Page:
Author Leigh Bardugo first cracked the New York Times Bestseller list with “The Grisha Trilogy” — a fantasy series set in a world based on Czarist Russia. This week, her new novel “Six of Crows,” a “magical heist” book she describes as “‘Ocean’s Eleven’ meets ‘Game of Thrones,'” was the bestselling young adult book in the land.
Vanity Fair says she “writes the kind of books teens devour and intensely discuss together… and then hand off to their parents and teachers to read.” With that in mind, we asked Leigh to recommend a few grown-up books to be found in your local bookstore’s YA section.
“Eleanor & Park” by Rainbow Rowell
My first pick is “Eleanor & Park” by Rainbow Rowell. Now, this is the one you are most likely to have heard of. It’s been on the Bestsellers list a long time. And it’s about two people, Eleanor and Park, who fall in love over music and comics in the 1980s.
It hits that nostalgic sweet spot for adults. When you hear these kids describe the first time they hear “Love Will Tear Us Apart,” if it doesn’t move you, YOU ARE DEAD INSIDE.
Here’s the thing: We are used to seeing these kind of saccharine teen romances, and yes, there are lots of cutesy romps that you can find in young adult. “Eleanor & Park” is something different. Rainbow Rowell writes about falling in love with this beautiful clarity, and this humor that — trust me on this one — will resonate with you.
“The Young Elites” by Marie Lu
I want you to picture a superhero story set in a world inspired by renaissance Italy. It follows a girl named Adelina who has been through a horrible plague, and has been left scarred, but also with an extraordinary power — as have several other kids who find each other through this story, as they are hunted by the authorities.
Now, I know this may sound a little familiar. And yes, they’re familiar tropes. But Marie Lu is really turning them on their head. Adelina is basically like a young Vader. This is a supervillain story — it’s young Vader in her prime! So this book will leave you wondering who’s in the right and who’s in the wrong. You won’t know whether to cheer for the authorities or cheer for Adelina, who is becoming darker and more brutal as she goes. And one of the things I love about this is, I don’t see a lot of female anti-heroes or villains. Marie has brought that to the young adult world.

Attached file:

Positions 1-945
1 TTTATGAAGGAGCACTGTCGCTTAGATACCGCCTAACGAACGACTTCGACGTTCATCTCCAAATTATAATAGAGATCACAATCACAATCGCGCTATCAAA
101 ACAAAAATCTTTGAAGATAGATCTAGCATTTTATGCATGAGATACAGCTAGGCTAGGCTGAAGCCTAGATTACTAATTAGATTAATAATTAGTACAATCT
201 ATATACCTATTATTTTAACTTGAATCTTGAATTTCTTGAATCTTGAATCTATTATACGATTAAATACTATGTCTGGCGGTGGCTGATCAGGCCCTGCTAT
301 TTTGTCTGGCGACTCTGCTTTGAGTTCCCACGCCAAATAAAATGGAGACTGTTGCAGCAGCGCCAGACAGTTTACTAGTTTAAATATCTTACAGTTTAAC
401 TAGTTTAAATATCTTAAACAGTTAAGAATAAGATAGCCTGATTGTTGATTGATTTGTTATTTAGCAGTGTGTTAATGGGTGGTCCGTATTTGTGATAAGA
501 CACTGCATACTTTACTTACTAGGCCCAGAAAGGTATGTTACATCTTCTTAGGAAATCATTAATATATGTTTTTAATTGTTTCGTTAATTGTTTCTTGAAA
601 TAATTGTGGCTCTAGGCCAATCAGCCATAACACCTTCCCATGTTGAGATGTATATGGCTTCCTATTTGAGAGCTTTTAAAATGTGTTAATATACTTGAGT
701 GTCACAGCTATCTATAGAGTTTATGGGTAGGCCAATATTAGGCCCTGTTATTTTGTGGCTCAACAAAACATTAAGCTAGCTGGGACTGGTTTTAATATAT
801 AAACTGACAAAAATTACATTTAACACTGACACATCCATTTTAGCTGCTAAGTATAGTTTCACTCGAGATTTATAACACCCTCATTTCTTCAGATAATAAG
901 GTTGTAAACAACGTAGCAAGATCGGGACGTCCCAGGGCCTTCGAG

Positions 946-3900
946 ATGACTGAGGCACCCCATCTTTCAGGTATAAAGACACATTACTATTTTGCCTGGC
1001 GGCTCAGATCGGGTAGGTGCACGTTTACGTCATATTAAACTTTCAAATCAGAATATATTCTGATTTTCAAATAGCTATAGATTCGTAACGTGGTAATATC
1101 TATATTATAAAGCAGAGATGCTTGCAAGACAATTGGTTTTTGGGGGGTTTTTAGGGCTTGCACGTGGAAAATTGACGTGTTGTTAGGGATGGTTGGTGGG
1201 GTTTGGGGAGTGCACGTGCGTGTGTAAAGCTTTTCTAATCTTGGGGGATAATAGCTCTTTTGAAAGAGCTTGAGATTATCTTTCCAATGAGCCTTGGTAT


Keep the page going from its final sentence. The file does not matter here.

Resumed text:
“The Shadow Hero” by Gene Yang
My third pick is a young adult graphic novel by Gene Yang about race, being an underdog, about family. It’s called “The Shadow Hero.” And “The Shadow Hero” tells the story of the first Asian superhero. He’s a Chinese-American teenager named Hank.
We see Hank working side-by-side with his father in their neighborhood store, and we also see Hank’s disappointment in his father when he fails to stand up to some neighborhood enforcers who are looking to extort money out of them.
The hero of the story initially tries to be a superhero, but he doesn’t have super powers — and so he gets a terrible beat-down, and there are tremendous repercussions from it. But his mom really is not willing to let the matter rest. She pushes him into continuing his role as a hero, and, in fact, she drives the getaway car! She’s basically his sidekick for his first couple of jobs, and their dynamic is amazing.
We all have these tremendous moments of transition, and that’s what these books speak to. They speak to upheaval, and I think we can all relate to that. We get married; we get divorced; we have kids; we start a new job; we move to a new city. We’re always trying to define ourselves and find our tribes. That’s why adults seek out young adult books.